One of the most versatile and rebellious poets in Poland, Marcin Świetlicki takes us into streets, cafes, rooms, and conversations where — with his signature dark glasses — he ponders metaphysical questions in the minutiae of daily life. These are poems about life, forgiveness, communication, love, death, and time: in the slit of a mailbox, he sees “Not the light but / the galloping Now.” The poems have an urban edge and bite, and Świetlicki has recorded many of them as lyrics with his rock band. The collection, his first to be translated into English, culls work from twelve of his published volumes.
Born in Lublin in 1961, Świetlicki is a poet, crime writer and musician who has published thirteen poetry collections, and writes most of the lyrics for two rock bands he regularly performs with. He co-edited (with Marcin Baran and Marcin Sendecki) the poetry anthology Długie pożegnanie. Tribute to Raymond Chandler (The Long Goodbye. Tribute to Raymond Chandler). He has received several major awards, including the 1996 Kościelski Foundation Prize, the Silesius Wroclaw Poetic Award (2012) and the Lublin Poetical Stone Award (2014), for lifetime achievement.
Elżbieta Wójcik-Leese writes with/in English, Polish and Danish. Her translation of Nothing More, by Krystyna Miłobędzka, was shortlisted for the 2015 Popescu European Poetry Translation Prize. She translated Salt Monody, poems by Marzanna Kielar, and co-edited Carnivorous Boy Carnivorous Bird: Poetry from Poland, both published by Zephyr Press and available on this website. She co-curates “Transreading” courses on transnational and hybrid poetries for the Poetry School in London. Her multilingual Thirst in Three Directions is forthcoming in 2022. She lives in Copenhagen.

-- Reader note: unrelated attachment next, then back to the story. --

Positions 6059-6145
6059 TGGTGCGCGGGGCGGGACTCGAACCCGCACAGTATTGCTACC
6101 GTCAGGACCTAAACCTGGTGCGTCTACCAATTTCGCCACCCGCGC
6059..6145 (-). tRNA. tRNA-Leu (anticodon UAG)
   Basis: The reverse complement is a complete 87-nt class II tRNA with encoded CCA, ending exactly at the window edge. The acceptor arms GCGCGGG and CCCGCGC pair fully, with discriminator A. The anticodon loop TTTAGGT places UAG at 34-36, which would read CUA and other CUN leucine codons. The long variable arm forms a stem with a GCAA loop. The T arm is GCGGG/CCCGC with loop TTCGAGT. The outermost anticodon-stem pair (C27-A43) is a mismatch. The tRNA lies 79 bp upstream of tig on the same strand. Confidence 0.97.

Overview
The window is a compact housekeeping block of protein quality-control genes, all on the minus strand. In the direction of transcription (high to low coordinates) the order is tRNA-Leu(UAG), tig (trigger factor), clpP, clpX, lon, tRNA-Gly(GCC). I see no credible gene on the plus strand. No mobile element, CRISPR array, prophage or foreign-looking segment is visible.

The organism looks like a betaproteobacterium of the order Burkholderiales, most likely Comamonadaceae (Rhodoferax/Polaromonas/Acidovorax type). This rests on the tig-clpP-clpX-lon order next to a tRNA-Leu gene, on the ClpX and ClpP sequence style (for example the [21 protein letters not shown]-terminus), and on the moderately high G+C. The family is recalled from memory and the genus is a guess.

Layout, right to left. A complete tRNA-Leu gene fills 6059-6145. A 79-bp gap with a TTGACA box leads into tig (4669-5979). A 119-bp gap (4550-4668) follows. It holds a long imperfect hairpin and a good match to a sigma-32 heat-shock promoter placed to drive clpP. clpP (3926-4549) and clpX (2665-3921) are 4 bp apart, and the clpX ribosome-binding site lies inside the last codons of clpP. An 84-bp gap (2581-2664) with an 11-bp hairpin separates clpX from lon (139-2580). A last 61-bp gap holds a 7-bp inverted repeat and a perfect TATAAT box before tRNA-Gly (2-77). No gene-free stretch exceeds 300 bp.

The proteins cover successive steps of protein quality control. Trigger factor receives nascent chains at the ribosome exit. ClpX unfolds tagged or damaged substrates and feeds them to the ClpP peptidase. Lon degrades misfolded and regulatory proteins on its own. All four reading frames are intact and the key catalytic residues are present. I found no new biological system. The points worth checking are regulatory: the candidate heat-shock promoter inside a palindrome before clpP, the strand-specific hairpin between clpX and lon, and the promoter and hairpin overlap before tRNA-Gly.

Night truck driver
Night Truck Driver
By Marcin Świetlicki
Translated from Polish by Elżbieta Wójcik-Leese
128 pages trade paper
Bilingual: Polish and English on facing pages
"Elżbieta Wójcik-Leese vividly renders Marcin Świetlicki’s at once lively and thoughtful poems, often set amidst the unsettling chaos of the quotidian. The Polish poet evokes love and family life, the political misdeeds plaguing his homeland, but above all he depicts, drolly but also compellingly, an individual discovering his own disoriented state of mind. The narrator is indeed a “night truck driver” who ends up “in the wilderness of the black streets / of a tiny town.” He has lost his way even when he knows where he is. He is settled in “Nowhere” and knows that he will never be in “Elsewhere.” This situation sometimes causes the poet to speak out trenchantly, or simply to muse. “If he knew how to rightly use the compass,” he admits, “he wouldn’t be here.” As Świetlicki wittingly demonstrates, only language can guide him. These captivating, linguistically resourceful poems explore not only resonant micro-events in the streets of Kraków, but also our human condition."
— John Taylor, author of Into the Heart of European Poetry and A Little Tour through European Poetry
"Marcin Świetlicki’s incantational poems in Elżbieta Wójcik-Leese’s masterful translation astonish with sharp endings, yet these closures leave the door ajar for residual visions of everyday, singular experience. When we open our eyes to these poems, they ignite.”
— Ewa Chruściel, author of Contraband of Hoopoe and Of Annunciations